Like a small hurricane, the little girl who calls herself Defensa Zapatista comes running down the street full of puddles and bursts in the door as Watson instinctively pats his hair and Sherlock is trying to decide whether to switch to Mandarin Chinese or Polish.
Defensa Zapatista hugs Sherlock shouting, “Hole-mase! Broomhead!”
Well, hug would be stretching it. The respective heights of Holmes and the little girl mean that he receives her hug around the knees.
The consulting detective looks disconcerted. In London the minimum height of a person with whom he comes into contact is 5’9”, although throughout this time in Zapatista territory he has had to lower that average to 4’11”. His experience with children, apart from distancing himself anytime he sees one and gesturing displeasure anytime he hears one crying, is almost nil. But for some reason, the taller detective likes Defensa Zapatista.
The little girl turns to the respected Doctor and blogger John Watson and throws her arms around his neck with a delighted “Waj-shton! Tortilla hair!” which does not delight the ex-military doctor.
Defensa Zapatista takes them both by the hand and pulls them toward the door: “Hurry, we’re going to be late!”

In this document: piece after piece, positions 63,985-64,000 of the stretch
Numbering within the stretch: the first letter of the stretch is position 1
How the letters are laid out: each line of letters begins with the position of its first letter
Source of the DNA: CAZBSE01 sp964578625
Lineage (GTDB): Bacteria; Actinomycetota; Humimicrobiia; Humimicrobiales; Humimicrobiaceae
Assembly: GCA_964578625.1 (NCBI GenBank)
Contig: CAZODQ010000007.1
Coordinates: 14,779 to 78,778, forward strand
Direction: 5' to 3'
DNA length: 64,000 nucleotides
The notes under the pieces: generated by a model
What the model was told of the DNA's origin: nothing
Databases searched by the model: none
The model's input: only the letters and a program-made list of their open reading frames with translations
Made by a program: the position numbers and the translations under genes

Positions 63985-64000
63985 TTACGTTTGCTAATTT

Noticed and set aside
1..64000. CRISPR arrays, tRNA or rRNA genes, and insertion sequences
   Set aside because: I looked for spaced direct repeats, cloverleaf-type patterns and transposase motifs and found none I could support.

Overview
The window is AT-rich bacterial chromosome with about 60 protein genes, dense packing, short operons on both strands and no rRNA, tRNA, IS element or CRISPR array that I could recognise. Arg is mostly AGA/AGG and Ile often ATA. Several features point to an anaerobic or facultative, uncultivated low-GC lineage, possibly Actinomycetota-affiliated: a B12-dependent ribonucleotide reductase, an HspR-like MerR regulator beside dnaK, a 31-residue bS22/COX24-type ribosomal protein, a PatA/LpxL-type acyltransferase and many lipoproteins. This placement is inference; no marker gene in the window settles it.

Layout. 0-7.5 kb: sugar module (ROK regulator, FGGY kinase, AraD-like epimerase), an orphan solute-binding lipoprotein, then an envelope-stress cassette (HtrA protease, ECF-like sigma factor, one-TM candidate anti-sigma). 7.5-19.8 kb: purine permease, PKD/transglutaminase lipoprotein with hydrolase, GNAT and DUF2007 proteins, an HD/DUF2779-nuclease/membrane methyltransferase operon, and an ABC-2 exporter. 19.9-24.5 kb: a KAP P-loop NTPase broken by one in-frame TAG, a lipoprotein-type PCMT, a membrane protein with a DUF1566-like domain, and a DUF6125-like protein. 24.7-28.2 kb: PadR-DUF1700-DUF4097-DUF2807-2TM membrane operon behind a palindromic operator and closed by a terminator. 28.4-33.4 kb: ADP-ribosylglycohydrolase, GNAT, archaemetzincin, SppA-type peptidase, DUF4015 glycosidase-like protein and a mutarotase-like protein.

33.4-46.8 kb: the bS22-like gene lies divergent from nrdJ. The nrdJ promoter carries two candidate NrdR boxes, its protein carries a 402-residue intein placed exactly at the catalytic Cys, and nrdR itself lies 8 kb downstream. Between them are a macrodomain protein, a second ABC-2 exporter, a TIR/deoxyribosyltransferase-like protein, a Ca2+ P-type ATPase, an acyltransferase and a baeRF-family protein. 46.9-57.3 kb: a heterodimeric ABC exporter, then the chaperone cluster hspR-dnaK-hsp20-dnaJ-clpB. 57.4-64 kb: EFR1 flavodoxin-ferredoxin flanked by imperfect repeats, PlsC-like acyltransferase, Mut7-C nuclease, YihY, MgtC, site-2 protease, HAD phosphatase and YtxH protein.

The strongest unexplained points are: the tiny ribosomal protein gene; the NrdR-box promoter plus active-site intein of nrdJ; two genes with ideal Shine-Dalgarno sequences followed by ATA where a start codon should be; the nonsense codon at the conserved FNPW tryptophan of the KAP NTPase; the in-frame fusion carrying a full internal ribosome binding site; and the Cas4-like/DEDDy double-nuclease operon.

The young woman of the Vigilance Commission, disappointed by the rather abrupt end of her linguistic internationalism, closes the 7 tabs on her browser that were open to Google Translate and returns to the blog she is reading about the activities of the Indigenous Governing Council spokesperson, María de Jesús Patricio Martínez.
Holmes doesn’t need to hurry; for each one of his strides, the girl has to take several. Sherlock is holding in his right hand the small stick with which he is always poking around in the dirt and between the plants in search of insects. Watson purposely falls behind when he sees the so-called “cat-dog” bite the cuff of Holmes’ pants, probably to make him cut his stride and thus walk at the same pace as the little girl.
The girl stops suddenly and says, relieved, “We’re here.”
They’re at the pasture that serves, in addition to grazing land for the livestock collectives, as a soccer field for the teams that take turns working to widen and deepen the crack in the wall, as well as for festivals, dances, and celebrations, not to mention a training field for Defensa Zapatista’s as-yet incomplete team.
Watson, who still hasn’t learned his way around the small village where they spend the majority of their time, confirms unhappily that they have arrived at a pasture when he feels thick, warm cow shit underfoot.
Defensa Zapatista says, “You guys wait here, I’m going to go get the one-eyed horse,” and she runs off with the cat-dog behind her.